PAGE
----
I went to classes every morning, Monday – Friday from 930am – 1230pm and found a small restaurant that I started going to, where I had befriended the waitress and she became my ‘language parent’. A language parent is a native speaker of a language that you’re learning that has patience to speak with you. Not correct your every mistake but to encourage you to speak more and help you by just being a friend and talking with you. I went to her restaurant every day after class and used every word that I could and forced myself to speak even when I didn’t know the correct word.
Another added help that I received was that in Washington DC I had started learning a traditional style of Chinese kung-fu called, Jow Ga. So when in Hong Kong, I continued my training at the Jow Ga school here and all of the guys at the school mostly only spoke Cantonese and they also became a language parent of mine as well, unbeknown to them. With my waitress friend and my kung-fu brothers, I was put into the position of having to rely on my Cantonese in my daily life while in Hong Kong.
Those three months solidified my want and need to continue learning Cantonese as I had now built a life in Cantonese. I had friends that I had never spoken English with and my relationship with Hong Kong was now my springboard to a whole new life, but as my Sifu Rahim Muhammad told me, ‘I had to leave in order to come back’. My three month adventure of a lifetime was up and I was on a plane back to Washington D.C..
I returned on September 9th, 2001. Three days later and the United States changed forever. But from my three month stay in Hong Kong, I had changed forever as well. My language journey was just beginning and at the same time, it had taken me so far in such a short period. I went to all of my Chinese shops and restaurants that I went to before my trip and they saw the change in my Cantonese and in who I was as well. I had vowed to move to Hong Kong before I got in the plane to come back. For the next 11 months, I worked three jobs at a time to save up to open a record shop in Mongkok.
August 8th 2002, I was back, but this time for good. Over my time, I took a few classes here and there but mostly just kept my dictionary on me at all times and continued to stay in a Cantonese frame of mind. I mostly didn’t make friends with other foreigners as I wanted to make a new life as a Cantonese speaker. I acted in a handful of TV shows, movies and stage plays, not because I wanted to be an actor but because the role was available for a foreigner that could speak Cantonese.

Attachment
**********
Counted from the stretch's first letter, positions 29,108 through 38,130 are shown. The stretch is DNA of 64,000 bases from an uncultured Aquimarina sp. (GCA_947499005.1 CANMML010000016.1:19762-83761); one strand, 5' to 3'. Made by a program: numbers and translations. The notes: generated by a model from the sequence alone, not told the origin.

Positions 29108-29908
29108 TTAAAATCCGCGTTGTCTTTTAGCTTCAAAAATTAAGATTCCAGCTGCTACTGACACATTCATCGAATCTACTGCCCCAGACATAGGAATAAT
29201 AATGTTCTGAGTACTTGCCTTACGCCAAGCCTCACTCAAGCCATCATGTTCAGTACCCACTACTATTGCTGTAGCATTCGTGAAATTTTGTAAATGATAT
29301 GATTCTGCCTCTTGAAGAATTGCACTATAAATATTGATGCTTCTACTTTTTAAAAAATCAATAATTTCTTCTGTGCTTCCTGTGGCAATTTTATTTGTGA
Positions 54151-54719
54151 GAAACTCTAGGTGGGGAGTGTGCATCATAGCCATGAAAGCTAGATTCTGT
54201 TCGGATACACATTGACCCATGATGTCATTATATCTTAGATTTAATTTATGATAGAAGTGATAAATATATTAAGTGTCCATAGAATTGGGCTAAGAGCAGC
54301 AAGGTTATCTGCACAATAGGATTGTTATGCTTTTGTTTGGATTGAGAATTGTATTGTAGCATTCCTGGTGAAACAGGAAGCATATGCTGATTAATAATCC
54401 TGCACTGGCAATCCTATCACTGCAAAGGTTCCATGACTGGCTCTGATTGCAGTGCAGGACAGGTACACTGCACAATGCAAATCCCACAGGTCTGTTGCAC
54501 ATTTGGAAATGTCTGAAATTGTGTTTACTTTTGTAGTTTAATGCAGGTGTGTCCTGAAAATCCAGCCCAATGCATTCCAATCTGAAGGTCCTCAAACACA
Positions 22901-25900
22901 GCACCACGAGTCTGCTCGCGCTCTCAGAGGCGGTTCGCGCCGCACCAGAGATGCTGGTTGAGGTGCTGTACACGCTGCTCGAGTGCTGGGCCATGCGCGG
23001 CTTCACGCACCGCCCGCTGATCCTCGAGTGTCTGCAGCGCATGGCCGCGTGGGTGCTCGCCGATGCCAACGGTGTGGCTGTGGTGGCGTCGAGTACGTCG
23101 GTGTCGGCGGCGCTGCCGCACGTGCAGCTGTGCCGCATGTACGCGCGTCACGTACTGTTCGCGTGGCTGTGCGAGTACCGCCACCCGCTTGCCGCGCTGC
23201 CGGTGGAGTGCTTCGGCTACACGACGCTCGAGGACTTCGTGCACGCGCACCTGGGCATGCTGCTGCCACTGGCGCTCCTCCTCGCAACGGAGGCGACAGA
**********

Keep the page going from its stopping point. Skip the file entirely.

I focused on reading and writing and attended Chinese University to study it a bit more intensely and it gave me a massive boost in my spoken ability. Now after 18 years in Hong Kong and 20 years of speaking/learning Cantonese, I can say that I am quite proficient. With saying that, I still have a long way to go to become even more proficient. I still get stuck with words and phrases. I still get laughed at for making simple mistakes and I still have trouble reading and writing, but I have the same issues with my native language of English as well. Learning a language takes a lifetime and even after an extended amount of time and energy learning, you still need to brush up on things and continue to push forward. The love becomes the challenge of learning and knowing that you will always have more to learn.
Keep learning and pushing forward with your language goals and know that you will get to where you want to be if you put in the work, but you will have to keep raising the bar for yourself because your first goal was reached. And isn’t that so kool (I spell kool with a ‘k’)?